Photonic integration is an area of photonics that involves fabricating waveguides and devices onto a flat wafer to form an integrated system. This field is comparatively younger than electronics.
The focus of photonic integration has been on communications applications conventionally developed on silicon chips, as these are less costly and can be manufactured more easily.
Scientists have been studying potential new waveguide platforms that offer these same advantages for applications that run in the ultraviolet to the infrared spectrum. These platforms facilitate a considerably wider range of applications, such as precision metrology, spectroscopy for chemical sensing, and computation.
A paper published in APL Photonics, from AIP Publishing, offers an outlook of the area of ultra-wideband photonic waveguide platforms that are based on semiconductors with a wide bandgap. These integrated circuits and waveguides can achieve compact, power-efficient solutions, and can also transfer important portions of ultra-high-performance systems to the chip scale rather than huge tabletop instruments within a laboratory.
So far, important components and subsystems for applications like quantum communications, high-resolution spectroscopy, and atomic clocks are built on tabletops and in racks. This has been essential because they work at wavelengths that cannot be accessed by silicon waveguides because of its lower bandgap as well as other absorption properties in the UV to near-IR that restrict the optical power handling abilities, as well as other factors.
Daniel J. Blumenthal and his colleagues in Santa Barbara, California, have explored photonic integration platforms based on waveguides that are developed using semiconductors with wide bandgaps and ultralow propagation losses.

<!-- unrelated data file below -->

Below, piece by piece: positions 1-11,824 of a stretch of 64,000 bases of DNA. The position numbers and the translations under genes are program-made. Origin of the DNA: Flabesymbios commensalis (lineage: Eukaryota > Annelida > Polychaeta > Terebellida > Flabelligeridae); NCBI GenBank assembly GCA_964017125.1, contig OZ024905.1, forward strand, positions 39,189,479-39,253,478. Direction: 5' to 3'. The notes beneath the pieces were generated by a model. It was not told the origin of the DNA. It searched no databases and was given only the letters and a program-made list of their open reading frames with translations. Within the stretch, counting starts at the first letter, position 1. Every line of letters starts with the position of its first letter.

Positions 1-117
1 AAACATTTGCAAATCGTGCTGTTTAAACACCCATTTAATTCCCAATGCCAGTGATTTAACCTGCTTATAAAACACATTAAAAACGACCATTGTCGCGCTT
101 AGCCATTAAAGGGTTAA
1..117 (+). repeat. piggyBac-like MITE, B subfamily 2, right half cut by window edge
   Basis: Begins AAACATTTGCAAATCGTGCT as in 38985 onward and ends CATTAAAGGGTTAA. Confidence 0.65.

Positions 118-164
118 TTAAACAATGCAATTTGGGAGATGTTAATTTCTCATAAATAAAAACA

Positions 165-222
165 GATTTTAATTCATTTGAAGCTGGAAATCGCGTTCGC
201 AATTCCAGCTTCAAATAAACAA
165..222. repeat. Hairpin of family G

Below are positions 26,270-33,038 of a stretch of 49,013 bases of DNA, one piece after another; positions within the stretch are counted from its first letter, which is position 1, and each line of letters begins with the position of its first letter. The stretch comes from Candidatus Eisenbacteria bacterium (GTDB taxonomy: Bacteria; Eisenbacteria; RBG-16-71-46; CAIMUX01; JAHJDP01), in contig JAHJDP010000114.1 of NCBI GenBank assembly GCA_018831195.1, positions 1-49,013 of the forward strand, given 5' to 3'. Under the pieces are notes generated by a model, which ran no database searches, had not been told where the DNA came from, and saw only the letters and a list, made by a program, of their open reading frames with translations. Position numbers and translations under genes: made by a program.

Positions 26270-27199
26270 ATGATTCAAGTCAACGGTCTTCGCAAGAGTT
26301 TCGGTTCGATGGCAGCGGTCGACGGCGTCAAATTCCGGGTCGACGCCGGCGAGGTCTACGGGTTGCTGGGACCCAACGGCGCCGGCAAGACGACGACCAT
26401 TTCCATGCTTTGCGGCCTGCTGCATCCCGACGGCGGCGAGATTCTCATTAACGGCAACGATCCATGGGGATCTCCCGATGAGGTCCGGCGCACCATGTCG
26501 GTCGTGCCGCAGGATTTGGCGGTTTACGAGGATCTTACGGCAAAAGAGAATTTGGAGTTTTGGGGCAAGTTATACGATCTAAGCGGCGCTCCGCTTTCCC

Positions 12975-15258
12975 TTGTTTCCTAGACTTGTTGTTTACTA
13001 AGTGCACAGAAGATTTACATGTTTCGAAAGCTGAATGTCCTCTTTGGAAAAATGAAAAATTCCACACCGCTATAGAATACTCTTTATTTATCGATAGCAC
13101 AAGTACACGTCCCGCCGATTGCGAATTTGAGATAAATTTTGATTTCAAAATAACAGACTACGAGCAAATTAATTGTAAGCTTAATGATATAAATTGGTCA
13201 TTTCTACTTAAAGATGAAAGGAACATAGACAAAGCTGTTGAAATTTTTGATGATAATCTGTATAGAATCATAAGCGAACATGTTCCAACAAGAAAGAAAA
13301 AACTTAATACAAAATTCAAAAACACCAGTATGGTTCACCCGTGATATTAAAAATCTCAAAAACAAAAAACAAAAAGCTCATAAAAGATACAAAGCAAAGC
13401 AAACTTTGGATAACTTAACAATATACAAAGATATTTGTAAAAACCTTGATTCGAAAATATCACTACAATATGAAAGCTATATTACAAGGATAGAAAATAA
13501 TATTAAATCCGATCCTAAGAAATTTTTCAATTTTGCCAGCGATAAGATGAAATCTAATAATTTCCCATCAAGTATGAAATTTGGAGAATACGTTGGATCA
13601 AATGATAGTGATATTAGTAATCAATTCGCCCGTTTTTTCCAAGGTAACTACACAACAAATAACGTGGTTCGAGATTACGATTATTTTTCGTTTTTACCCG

Now that the silicon market has been addressed for telecommunications and LIDAR applications, we are exploring new materials that support an exciting variety of new applications at wavelengths not accessible to silicon waveguides. We found the most promising waveguide platforms to be silicon nitride, tantala (tantalum pentoxide), aluminum nitride and alumina (aluminum oxide).
Daniel J. Blumenthal, Researcher, Santa Barbara, California
Each platform exhibits the capability to handle various applications, for example, aluminum oxide for UV interactions with atoms to enable quantum computing, tantalum pentoxide for Raman spectroscopy, or silicon nitride for atomic transitions in visible to near-IR.
Applications like futuristic high-capacity data center interconnects and atomic clocks in satellites can also take advantage of integrating functions like ultralow linewidth lasers onto low-power, lightweight chips. This is an area of higher focus as burgeoning data center capacity thrusts conventional fiber interconnects to their space and power restrictions.
According to Blumenthal, next-generation photonic integration will necessitate ultra-wideband photonic circuit platforms with the ability to scale from the UV to the IR, as well as provide a rich set of linear and nonlinear circuit functions, with ultralow loss and high-power handling abilities.